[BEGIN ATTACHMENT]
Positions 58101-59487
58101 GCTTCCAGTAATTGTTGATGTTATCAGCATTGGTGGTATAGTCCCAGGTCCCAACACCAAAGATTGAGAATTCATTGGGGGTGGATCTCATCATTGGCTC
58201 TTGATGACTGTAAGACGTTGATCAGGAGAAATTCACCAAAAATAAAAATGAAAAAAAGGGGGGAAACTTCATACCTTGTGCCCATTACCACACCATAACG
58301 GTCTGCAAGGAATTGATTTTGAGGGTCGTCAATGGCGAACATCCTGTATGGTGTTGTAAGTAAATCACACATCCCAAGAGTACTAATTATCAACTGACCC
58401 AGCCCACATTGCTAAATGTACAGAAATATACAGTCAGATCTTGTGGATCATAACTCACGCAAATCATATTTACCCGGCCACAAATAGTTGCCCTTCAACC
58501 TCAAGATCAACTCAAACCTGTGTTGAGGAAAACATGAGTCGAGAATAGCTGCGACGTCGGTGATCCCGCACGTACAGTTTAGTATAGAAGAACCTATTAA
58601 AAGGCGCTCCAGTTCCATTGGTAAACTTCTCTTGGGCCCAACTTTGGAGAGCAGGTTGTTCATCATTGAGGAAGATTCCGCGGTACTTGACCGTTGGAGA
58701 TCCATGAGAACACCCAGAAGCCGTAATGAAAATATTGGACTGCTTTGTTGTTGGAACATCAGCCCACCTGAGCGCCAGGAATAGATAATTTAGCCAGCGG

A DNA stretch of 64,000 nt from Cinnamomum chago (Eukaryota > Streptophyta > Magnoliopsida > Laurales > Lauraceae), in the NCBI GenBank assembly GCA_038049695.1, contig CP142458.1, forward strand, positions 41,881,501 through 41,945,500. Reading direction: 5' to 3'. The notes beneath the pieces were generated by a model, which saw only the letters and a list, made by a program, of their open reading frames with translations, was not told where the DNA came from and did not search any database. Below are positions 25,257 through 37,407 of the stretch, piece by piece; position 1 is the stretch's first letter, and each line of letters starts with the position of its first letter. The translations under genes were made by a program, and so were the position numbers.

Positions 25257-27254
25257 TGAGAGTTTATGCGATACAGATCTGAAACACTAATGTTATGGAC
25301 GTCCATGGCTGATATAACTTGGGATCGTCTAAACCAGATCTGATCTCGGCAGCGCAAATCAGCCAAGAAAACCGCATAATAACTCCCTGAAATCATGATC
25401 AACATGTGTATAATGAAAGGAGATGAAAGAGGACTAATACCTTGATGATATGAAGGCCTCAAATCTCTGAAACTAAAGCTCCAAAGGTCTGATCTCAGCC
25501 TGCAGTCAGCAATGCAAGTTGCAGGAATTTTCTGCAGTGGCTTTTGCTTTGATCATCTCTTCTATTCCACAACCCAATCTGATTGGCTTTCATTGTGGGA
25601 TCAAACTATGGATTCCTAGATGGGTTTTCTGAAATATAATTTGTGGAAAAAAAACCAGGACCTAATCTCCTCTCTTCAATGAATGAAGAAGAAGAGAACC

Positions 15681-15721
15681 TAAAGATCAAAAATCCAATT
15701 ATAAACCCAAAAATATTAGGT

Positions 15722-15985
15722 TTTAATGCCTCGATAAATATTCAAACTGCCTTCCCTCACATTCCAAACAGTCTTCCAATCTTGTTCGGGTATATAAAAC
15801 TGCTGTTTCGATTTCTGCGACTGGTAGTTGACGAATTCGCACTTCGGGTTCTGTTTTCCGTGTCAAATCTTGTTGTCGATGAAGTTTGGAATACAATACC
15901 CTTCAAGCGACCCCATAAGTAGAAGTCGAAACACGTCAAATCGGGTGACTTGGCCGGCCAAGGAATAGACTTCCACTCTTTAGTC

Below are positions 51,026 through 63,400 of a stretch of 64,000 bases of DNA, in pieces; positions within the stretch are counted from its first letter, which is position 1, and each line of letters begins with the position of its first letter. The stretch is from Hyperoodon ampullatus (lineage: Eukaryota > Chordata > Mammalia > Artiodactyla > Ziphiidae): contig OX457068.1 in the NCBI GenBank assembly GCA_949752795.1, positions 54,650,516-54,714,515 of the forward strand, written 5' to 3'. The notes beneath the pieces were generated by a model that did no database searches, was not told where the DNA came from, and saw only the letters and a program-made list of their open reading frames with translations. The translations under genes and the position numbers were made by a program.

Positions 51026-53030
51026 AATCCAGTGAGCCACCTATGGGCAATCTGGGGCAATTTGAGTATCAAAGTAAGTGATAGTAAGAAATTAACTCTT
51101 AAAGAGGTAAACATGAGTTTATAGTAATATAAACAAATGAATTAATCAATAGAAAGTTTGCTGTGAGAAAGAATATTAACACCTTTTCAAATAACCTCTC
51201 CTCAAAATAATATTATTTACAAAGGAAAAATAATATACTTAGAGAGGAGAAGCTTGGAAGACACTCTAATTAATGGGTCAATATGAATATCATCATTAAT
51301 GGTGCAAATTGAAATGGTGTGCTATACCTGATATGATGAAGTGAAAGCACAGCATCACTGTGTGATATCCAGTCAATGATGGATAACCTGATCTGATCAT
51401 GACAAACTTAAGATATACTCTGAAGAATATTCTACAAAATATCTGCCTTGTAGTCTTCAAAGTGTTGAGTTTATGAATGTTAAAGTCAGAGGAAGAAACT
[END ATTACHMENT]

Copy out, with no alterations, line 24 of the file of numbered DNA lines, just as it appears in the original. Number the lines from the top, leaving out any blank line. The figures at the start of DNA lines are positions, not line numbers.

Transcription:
Positions 51026-53030